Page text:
I’ve got a lot of affection for this one-man band. Cole Whaley, a graduate of L’Academie de Cuisine, is not just the owner and chef — he’’s also waiter, runner, and busser of this likable little hole in the wall in a fading Beltsville strip mall. There’s no other menu in the area quite like this, a delightful hodgepodge of soul food, yuppie bistro small plates, and Frenchified sweets. His crispy Brussels sprout dish may be the best I’ve had in a year full of crispy Brussels sprouts dishes — the outer leaves separate slightly, and he gets a chip-like crunch on them. And I love the enhancements — a touch of coconut oil for richness, a drizzle of clover honey for sweetness. The miniature crab cakes are hard to resist, and disappear quickly. Chicken and waffles are the heart of the menu, and the Cotton Club-derived combo comes in four varieties, including one with red velvet waffles and one with Sriracha-glazed chicken that calls to mind the sweet-spicy crunch of General Tso’s. I like the “classic” — the boneless, white meat chicken has surprising juice, and the waffles are thick and fluffy. Come dessert, the Francophile chef indulges his love of patisserie with five kinds of macarons (the cream centers are a touch dry, but he nails the difficult outside) and a surprisingly successful attempt at that recent darling of the NY foodie world, the cronut. More to like: the dining room is dressed up with art from the owner’s own collection, and bossa nova on continuous loop makes any day feel like a lazy Sunday. (Note: odd hours. Closes at 8 during the week and on Friday, and at 3 on Saturday and Sunday.)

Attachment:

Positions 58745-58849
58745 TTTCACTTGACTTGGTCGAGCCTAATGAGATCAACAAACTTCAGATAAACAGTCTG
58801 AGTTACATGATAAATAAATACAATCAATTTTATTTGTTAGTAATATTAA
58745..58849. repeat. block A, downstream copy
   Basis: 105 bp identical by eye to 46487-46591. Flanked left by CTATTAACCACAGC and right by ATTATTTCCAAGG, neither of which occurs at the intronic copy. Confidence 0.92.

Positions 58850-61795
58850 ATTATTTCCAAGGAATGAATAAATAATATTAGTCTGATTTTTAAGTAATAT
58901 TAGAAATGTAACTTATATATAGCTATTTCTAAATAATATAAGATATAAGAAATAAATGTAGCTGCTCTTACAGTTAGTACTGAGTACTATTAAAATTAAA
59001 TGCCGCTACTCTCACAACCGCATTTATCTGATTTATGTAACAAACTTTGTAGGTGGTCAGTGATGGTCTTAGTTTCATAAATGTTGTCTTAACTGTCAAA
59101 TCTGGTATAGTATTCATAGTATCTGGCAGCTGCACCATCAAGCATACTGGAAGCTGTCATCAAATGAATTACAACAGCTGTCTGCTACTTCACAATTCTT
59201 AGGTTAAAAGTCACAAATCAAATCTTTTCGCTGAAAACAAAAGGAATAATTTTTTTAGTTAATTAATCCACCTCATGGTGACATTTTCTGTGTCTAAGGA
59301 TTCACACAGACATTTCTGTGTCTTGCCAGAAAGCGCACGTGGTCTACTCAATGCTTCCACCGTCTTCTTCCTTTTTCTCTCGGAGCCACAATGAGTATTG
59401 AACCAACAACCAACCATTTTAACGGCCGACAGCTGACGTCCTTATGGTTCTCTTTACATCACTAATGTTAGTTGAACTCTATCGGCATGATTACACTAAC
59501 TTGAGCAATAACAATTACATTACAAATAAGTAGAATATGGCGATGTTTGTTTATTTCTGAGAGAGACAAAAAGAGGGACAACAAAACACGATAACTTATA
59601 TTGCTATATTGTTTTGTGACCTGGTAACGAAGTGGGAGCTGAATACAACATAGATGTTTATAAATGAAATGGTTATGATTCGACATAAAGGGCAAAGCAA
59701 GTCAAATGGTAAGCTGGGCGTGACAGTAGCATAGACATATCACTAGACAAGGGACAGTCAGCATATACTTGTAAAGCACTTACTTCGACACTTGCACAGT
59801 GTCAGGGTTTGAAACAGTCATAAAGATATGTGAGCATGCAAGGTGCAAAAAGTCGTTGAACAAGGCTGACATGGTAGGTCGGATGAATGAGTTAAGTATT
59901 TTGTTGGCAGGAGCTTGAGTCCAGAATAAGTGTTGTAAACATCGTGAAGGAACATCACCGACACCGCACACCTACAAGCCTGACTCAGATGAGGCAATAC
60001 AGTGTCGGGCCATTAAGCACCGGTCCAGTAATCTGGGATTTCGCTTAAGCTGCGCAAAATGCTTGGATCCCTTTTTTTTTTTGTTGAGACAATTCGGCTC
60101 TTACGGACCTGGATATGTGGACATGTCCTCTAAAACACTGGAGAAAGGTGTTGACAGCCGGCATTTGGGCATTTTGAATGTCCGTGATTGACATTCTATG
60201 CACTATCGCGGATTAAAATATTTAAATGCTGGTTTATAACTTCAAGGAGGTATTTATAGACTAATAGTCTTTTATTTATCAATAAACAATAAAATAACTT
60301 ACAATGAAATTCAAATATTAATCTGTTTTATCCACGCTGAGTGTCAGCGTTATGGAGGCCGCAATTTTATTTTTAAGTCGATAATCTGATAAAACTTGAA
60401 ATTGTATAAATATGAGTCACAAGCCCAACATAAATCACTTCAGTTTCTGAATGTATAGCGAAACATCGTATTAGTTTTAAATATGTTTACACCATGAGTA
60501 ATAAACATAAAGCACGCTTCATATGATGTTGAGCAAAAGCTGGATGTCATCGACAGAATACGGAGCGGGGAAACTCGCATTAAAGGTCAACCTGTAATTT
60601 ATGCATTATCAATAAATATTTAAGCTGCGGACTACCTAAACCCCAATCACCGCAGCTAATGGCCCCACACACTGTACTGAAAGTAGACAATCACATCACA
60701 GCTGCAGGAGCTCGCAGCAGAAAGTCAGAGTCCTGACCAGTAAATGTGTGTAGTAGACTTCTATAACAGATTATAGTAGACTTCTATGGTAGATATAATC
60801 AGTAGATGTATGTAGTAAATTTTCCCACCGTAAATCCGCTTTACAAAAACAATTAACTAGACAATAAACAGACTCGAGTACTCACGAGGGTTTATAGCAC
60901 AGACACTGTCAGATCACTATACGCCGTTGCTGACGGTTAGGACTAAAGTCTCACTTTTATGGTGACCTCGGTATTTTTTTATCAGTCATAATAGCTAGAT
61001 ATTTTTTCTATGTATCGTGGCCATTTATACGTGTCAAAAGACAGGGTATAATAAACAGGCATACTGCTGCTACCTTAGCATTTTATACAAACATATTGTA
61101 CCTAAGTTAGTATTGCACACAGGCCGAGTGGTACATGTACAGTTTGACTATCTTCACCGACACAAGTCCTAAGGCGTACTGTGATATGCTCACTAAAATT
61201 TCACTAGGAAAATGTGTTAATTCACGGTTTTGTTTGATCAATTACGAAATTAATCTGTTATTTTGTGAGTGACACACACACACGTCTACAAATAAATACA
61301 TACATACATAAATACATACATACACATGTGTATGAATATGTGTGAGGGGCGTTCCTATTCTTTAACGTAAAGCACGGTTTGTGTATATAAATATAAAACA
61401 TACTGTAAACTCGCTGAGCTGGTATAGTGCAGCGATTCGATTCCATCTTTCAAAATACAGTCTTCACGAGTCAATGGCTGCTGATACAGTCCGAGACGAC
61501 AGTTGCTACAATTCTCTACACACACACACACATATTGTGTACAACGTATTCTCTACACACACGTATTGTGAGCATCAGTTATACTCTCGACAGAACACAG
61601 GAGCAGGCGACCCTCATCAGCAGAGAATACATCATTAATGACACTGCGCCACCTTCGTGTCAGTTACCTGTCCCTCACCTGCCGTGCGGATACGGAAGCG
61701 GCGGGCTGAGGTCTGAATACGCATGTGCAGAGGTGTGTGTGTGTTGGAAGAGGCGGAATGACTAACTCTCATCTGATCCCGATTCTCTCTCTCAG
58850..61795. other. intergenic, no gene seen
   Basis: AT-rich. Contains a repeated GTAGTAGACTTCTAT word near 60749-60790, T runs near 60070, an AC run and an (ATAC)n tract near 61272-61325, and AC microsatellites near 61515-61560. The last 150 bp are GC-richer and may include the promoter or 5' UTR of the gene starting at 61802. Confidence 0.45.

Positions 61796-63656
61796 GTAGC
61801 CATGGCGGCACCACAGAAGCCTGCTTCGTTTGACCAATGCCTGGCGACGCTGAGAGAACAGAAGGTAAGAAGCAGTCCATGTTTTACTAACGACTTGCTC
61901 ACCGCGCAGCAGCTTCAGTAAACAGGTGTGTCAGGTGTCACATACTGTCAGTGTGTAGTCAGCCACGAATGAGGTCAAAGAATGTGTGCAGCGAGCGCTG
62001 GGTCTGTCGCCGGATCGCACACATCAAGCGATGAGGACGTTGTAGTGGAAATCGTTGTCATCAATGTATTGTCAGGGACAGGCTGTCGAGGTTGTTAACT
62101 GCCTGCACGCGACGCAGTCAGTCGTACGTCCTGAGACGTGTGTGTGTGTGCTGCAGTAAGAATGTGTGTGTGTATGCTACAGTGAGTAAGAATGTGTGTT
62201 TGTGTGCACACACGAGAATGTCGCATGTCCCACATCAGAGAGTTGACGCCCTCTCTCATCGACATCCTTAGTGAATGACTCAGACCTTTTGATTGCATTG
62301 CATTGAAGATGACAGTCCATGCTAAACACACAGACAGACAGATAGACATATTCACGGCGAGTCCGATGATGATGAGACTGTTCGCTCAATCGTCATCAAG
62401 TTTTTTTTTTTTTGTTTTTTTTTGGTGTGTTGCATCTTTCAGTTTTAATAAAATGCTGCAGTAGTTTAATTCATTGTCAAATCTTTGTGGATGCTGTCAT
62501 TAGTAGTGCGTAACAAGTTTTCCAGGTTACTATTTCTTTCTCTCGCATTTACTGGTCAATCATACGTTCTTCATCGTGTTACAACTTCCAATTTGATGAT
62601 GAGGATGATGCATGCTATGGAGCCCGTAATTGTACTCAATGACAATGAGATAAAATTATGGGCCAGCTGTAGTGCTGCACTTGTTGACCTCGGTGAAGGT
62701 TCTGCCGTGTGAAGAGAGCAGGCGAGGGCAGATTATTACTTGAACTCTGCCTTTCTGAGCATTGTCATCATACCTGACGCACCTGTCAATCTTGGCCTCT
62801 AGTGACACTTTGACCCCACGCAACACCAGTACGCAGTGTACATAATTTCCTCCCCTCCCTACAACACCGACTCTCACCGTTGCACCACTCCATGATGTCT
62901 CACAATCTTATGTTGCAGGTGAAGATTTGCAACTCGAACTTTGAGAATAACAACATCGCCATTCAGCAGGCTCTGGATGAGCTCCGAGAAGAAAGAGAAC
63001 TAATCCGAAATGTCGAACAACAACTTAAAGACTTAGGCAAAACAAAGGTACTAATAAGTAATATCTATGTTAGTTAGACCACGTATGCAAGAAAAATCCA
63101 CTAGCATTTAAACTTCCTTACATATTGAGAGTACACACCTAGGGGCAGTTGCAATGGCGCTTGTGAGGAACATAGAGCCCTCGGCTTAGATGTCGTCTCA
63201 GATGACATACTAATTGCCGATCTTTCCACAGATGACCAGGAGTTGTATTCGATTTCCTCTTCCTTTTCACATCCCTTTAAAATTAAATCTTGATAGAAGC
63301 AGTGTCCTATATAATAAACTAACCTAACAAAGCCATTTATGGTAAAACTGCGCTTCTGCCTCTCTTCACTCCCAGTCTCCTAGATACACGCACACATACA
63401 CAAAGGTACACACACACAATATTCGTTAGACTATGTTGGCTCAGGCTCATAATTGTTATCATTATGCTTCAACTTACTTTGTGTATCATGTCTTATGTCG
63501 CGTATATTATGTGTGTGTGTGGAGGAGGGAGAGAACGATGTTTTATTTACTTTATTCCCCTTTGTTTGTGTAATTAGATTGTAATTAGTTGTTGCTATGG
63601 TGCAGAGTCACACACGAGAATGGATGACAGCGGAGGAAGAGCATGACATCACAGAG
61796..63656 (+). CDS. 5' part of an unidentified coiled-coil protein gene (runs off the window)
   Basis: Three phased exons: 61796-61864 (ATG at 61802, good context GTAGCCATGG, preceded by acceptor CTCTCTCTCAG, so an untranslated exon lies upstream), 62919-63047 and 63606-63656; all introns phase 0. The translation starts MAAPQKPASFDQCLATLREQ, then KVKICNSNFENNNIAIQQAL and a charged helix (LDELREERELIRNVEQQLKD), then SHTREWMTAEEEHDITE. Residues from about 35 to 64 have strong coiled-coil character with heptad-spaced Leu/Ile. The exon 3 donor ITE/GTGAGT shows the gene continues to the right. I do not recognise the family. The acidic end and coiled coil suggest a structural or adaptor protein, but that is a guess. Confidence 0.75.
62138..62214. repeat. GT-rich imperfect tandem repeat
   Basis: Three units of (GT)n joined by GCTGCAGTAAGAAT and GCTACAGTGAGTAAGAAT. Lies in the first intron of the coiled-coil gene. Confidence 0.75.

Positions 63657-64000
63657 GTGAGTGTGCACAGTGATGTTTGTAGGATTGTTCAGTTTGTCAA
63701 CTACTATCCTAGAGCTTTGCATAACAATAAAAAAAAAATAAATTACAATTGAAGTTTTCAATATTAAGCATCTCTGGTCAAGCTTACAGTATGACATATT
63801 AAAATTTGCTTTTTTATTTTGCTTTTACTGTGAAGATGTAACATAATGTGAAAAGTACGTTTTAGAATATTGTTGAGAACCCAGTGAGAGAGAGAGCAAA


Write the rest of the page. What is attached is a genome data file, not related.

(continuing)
Sushi Capitol, DC